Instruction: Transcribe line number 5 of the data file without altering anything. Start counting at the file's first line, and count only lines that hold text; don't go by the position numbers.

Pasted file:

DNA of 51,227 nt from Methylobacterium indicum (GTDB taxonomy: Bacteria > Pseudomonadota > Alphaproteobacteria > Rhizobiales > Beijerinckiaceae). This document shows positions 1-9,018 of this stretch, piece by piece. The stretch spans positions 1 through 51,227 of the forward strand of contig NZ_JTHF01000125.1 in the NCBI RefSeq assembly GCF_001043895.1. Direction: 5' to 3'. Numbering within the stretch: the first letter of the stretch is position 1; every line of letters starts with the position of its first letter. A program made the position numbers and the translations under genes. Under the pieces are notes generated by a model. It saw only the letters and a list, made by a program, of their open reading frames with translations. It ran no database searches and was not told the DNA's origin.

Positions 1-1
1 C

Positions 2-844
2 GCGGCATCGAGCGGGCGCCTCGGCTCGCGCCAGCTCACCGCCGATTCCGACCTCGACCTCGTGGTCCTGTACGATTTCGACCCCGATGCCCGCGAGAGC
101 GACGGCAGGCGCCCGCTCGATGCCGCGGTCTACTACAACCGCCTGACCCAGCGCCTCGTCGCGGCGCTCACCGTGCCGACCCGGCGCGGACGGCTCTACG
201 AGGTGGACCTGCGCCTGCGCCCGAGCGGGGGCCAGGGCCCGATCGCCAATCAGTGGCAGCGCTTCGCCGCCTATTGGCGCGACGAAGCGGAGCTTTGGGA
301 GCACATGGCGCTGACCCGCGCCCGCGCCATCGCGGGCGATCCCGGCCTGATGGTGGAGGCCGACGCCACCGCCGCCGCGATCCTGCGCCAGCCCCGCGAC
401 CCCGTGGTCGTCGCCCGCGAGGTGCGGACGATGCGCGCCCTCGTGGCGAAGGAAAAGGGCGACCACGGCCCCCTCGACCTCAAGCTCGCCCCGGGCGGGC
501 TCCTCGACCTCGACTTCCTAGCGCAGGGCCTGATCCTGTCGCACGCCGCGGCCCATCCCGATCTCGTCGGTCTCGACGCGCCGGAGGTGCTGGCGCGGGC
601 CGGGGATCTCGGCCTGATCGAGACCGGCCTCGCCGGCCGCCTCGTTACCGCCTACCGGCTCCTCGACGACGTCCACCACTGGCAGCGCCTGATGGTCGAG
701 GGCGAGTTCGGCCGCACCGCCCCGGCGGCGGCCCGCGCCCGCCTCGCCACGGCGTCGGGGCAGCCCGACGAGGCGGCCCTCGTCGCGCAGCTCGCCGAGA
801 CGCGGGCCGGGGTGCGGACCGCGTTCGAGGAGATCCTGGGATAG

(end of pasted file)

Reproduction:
2 GCGGCATCGAGCGGGCGCCTCGGCTCGCGCCAGCTCACCGCCGATTCCGACCTCGACCTCGTGGTCCTGTACGATTTCGACCCCGATGCCCGCGAGAGC